9.4  Since then, we have also recorded in our Report of 28 February 2001 the further information we had received from the Minister for Trade about the changes agreed, with UK support, to the "everything but arms" proposal to reflect some of the concerns which had been expressed. In the case of sugar, the start of the tariff elimination would be deferred until 2006 and completed in 2009, and would be accompanied by global duty-free tariff quotas, increasing from 74,000 in 2001-02 to 197,000 tonnes in 2008-09. In view of the interest in this proposal, and the circumstances surrounding its introduction, we have recommended it for debate in European Standing Committee C, but, in doing so, we also reminded the Minister of State that we had yet to receive the clarification we had asked for as regards the changes needed to the proposal for reforming the sugar regime.

Minister's letter

  9.5  We received on 20 March 2001 an undated letter from the Minister of State on this point. She says that, although the implications of the "everything but arms" proposal need to be taken into account in the reform of the sugar regime, the practical implications would now appear to be modest as a result of the changes which have been made in the former. Thus, to the extent that the LLDC quota increases the availability of raw sugar for refining, there was likely to be a corresponding reduction in the quantities imported from the ACP countries and India under the Special Preferential Sugar (SPS) quota, and amendments may also be needed to manage the interim LLDC quotas. The Minister says that the Government will also press the Commission to ensure that the implications for the sugar regime of phasing out duties on LLDC sugar between 2006 and 2009 are taken into account in its studies on competition in the sugar sector.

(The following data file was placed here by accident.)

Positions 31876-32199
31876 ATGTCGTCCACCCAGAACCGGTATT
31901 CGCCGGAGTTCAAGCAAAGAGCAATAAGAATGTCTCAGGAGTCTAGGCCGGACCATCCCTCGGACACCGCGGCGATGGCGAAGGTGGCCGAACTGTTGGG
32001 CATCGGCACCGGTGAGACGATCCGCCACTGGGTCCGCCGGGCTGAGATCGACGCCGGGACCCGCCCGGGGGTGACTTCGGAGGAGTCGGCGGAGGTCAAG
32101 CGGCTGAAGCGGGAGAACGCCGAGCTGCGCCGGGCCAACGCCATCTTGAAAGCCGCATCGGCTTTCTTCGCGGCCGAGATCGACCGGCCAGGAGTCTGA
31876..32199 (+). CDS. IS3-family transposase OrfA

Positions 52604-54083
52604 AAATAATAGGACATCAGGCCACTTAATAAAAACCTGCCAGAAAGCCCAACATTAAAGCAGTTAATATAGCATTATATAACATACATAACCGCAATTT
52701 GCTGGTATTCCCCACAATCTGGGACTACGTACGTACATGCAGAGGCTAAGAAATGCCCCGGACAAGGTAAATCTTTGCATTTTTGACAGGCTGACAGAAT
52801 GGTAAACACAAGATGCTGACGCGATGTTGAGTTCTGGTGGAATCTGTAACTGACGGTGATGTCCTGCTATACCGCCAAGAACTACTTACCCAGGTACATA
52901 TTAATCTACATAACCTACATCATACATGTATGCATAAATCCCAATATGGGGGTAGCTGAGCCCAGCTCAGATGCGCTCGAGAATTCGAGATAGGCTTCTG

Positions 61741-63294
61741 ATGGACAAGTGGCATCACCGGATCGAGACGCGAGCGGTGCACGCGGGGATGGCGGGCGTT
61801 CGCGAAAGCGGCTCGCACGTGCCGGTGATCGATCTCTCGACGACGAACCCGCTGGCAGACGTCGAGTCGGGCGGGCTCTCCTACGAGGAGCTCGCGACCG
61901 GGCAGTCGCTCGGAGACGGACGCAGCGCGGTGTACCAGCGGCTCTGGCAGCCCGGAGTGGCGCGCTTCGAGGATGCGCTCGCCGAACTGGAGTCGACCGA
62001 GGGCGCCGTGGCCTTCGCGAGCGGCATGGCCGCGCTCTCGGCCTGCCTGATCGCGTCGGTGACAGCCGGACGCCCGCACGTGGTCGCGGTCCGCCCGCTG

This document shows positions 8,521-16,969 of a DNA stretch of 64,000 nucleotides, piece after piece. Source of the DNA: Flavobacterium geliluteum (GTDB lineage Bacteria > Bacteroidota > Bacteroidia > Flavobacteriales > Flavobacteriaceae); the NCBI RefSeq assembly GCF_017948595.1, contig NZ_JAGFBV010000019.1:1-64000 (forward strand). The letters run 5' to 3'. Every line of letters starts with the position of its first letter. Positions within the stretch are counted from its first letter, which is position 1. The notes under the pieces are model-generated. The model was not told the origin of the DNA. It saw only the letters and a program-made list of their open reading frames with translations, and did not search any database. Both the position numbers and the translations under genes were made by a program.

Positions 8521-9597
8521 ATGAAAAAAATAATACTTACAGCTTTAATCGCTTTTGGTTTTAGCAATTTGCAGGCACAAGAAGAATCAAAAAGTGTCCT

9.6  The Minister has also provided a brief update on the Council's consideration of the sugar reform proposal. She says that the majority of Member States have expressed a preference for a five-year extension, but that there have been no recent discussions, pending a decision on LLDC access and receipt of the European Parliament's Opinion, due in the middle of this month. However, she understands that the Swedish Presidency plans to place sugar on the agenda for the April Agriculture Council.


  9.7  We are grateful to the Minister for this further information, which suggests that the immediate impact on the sugar regime of the amended "everything but arms" proposal is likely to be relatively slight. Since this last point was the main concern we had on the proposal for reforming the regime, we are now clearing this document.

39   (21715) 12335/00; see HC 23-xxxi (1999-2000), paragraph 9 (29 November 2000), HC 93, oral evidence given by the Minister on 20 December 2000, HC 28-ii (2000-01), paragraph 3 (10 January 2001), and HC 28-vii (2000-01), paragraph 2 (28 February 2001). Back